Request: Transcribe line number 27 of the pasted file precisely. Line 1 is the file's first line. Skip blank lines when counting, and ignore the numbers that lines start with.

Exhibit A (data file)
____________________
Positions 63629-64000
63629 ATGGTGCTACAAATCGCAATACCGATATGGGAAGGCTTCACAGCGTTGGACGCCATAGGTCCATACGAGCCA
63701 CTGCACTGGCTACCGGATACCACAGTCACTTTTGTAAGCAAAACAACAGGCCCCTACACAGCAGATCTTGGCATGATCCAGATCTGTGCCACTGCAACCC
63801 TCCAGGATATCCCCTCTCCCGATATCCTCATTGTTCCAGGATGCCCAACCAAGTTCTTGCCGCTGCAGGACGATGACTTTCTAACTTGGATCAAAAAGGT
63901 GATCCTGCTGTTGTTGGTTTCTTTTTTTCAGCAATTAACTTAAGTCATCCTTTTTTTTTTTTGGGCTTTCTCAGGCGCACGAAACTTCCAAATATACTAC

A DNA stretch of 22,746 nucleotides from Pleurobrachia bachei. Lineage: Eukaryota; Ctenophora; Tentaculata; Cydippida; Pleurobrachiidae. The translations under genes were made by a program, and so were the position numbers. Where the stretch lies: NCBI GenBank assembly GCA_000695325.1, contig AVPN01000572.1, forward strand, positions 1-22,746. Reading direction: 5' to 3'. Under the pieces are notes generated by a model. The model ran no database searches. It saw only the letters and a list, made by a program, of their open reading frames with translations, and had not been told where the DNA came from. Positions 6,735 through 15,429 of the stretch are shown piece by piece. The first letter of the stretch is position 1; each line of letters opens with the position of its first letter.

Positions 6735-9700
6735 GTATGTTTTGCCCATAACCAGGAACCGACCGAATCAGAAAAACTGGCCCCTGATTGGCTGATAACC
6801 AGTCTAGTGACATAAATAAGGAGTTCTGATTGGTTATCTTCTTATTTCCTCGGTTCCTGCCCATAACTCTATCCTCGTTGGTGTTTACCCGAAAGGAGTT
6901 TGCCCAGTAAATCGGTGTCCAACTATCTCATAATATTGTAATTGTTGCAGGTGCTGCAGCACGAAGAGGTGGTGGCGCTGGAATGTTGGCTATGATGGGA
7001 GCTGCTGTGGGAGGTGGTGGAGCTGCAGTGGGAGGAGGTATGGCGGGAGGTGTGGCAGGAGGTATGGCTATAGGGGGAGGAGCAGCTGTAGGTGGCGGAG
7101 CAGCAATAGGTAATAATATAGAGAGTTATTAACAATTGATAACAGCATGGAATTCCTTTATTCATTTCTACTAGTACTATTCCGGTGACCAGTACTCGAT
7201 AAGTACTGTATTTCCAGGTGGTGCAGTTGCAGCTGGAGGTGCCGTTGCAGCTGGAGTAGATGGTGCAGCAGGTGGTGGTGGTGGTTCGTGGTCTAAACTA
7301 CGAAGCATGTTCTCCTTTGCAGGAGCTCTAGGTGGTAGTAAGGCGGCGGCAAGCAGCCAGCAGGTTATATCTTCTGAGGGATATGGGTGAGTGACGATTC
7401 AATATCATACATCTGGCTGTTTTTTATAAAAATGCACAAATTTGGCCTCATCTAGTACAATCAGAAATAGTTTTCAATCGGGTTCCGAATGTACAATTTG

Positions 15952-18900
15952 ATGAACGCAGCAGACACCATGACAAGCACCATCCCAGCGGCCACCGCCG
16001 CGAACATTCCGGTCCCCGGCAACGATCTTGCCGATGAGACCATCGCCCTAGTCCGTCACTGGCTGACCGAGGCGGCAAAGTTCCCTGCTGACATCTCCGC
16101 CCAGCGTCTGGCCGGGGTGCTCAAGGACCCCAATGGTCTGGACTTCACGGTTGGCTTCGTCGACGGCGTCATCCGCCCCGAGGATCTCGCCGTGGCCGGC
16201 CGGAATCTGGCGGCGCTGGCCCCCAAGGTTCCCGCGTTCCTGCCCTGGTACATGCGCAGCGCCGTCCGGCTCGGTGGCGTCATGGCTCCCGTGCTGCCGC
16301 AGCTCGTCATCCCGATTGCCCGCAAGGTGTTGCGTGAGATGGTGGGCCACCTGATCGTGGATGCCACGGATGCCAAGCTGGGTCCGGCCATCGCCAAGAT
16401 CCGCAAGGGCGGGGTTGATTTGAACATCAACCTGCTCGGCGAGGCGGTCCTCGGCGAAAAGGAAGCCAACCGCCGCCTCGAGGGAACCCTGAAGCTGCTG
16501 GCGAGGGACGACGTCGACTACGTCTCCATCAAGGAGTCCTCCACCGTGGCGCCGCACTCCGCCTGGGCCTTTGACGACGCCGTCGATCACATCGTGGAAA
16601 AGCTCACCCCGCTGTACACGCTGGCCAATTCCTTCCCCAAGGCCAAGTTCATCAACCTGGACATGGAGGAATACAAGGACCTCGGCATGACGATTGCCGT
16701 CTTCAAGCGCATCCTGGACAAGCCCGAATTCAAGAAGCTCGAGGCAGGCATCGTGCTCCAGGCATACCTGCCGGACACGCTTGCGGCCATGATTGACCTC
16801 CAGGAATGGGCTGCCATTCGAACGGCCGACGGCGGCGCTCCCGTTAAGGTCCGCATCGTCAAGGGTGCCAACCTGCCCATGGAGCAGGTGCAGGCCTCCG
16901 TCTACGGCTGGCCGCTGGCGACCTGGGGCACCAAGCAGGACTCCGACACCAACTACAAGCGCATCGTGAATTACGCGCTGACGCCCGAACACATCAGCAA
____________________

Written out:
16901 TCTACGGCTGGCCGCTGGCGACCTGGGGCACCAAGCAGGACTCCGACACCAACTACAAGCGCATCGTGAATTACGCGCTGACGCCCGAACACATCAGCAA